As prestigious universities go, MIT is the rare institution that refuses to be limited by tradition. But knowing this and understanding it is two different matters. When Leila Kinney joined the faculty in the late 1980s, she came as an established art historian, equipped with a master’s degree from Yale and six years of teaching experience at Barnard College. She had even gotten to know the campus decades earlier through her brother, who had been an engineering student.
Still, Kinney recalls an adjustment period that she could not have anticipated. “I was lecturing on the Raft of the Medusa,” she says, describing one of her first classes which included the oft-studied, French Romantic painting by Théodore Géricault. “I mentioned how it went over to England on tour. A kid raises his hand and asks, ‘How’d they get it there?’ I thought it was a very good question.”
In retrospect Kinney adds, “That was a very MIT question. I quickly realized that one of the most interesting things about teaching here was that people did not have a lot of background in history or in art. They were hungry for that knowledge.”
Kinney—who sits on the advisory committees of the MIT Museum and the List Visual Arts Center—is involved in the wide range of visual and performance art activities throughout the university. “MIT is a complex place,” says Kinney. “The arts are somewhat disaggregated, but they’re also quite embedded in the basic research mission and the nature of our students, who are very much hands-on, engineering, technically minded kinds of students.”
Recognizing this duality led Kinney to launch the Center for Art, Science and Technology in 2012 as its executive director. At CAST, students, faculty and staff explore ideas and projects that typically blend technical proficiency with creative imagination. A key component is the Visiting Artists Program, which has facilitated dialogue and collaborations with figures like Tomás Saraceno, Tauba Auerbach and Anicka Yi, among many others.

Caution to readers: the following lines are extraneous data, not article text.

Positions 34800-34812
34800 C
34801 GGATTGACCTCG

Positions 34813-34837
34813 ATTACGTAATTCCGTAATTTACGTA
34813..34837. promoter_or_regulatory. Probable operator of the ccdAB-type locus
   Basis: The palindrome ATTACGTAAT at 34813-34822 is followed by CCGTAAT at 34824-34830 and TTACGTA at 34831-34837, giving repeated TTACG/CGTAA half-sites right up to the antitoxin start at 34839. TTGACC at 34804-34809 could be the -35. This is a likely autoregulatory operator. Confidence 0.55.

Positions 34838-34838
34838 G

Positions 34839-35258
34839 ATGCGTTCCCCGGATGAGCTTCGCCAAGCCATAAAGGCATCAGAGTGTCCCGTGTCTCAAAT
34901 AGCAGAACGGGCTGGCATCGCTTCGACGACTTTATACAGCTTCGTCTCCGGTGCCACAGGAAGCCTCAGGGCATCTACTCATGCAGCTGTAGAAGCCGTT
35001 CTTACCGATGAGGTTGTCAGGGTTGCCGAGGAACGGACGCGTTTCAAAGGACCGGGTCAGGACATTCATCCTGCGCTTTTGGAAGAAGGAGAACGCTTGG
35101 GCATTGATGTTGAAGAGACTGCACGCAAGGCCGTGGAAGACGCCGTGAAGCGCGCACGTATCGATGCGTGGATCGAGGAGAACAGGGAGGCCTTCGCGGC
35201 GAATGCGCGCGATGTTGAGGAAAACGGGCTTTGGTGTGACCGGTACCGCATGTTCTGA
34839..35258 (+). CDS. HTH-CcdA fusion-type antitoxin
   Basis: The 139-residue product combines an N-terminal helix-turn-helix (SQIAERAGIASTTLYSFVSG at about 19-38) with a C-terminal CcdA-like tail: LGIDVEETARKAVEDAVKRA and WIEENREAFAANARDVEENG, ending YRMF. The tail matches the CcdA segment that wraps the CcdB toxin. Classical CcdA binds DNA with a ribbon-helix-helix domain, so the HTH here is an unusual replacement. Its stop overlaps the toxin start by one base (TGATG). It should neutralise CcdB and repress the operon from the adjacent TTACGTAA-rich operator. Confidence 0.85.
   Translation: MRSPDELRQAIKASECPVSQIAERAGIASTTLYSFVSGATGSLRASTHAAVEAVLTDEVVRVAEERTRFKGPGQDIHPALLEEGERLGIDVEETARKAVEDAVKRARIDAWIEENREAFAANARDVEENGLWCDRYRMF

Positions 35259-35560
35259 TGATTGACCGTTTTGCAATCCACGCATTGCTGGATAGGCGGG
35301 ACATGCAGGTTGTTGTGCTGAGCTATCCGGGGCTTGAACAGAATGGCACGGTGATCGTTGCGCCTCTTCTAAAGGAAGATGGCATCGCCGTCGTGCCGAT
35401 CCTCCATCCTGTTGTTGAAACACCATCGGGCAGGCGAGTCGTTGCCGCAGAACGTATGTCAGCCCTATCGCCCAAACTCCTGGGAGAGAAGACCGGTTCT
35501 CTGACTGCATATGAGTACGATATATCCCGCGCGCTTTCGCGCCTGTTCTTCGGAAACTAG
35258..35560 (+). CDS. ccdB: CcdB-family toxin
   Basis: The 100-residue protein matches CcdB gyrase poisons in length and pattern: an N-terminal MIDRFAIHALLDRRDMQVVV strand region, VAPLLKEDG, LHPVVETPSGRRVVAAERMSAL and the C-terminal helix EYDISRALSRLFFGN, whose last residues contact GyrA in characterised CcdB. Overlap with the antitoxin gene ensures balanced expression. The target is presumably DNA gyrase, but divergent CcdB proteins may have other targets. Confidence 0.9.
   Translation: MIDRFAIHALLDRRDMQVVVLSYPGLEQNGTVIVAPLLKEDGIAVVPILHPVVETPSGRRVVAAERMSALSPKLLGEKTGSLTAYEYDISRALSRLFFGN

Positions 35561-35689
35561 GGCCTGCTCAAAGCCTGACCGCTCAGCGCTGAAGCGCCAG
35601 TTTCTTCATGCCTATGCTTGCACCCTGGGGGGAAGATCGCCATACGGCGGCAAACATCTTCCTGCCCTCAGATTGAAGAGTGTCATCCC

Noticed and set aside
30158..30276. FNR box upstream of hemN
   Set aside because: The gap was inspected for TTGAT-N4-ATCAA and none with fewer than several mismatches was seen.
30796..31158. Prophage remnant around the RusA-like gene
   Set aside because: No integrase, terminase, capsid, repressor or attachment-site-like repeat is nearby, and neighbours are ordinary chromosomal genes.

“There’s a new appreciation of the role of the arts in research universities,” says Kinney. “I think all of that is very much a trend right now. But what’s interesting about MIT is that we’ve been doing it since the late ’60s.”
That was when the Center for Advanced Visual Studies first introduced a research fellowship for visual artists, bringing figures like Nam June Paik and Yvonne Rainer to campus. Altogether unprecedented, CAVS had emerged out of a broader push at MIT to shift its academic ethos toward that of the arts and humanities while maintaining strong science and engineering curriculums. The initiative formed in response to how, after the 1930s, the university had become increasingly oriented around the war effort.
“It was like a branch of the defense department,” says Kinney. “But after the war, many of those same people became concerned with our continued cooperation, and thinking that we needed to humanize science or we were going to destroy the planet.” This year marks the 50th anniversary of the founding of the program—which is now part of the Program in Art, Culture and Technology—and a series of events have been designed to celebrate the milestone.
Today, tech giants like Google and Microsoft loom large on MIT’s campus, and work being done through CAST has piqued corporate interest as of late. But Kinney remains undaunted. “Silicon Valley is more consumer,” she says. “Here, we actually try to make the world a better place.”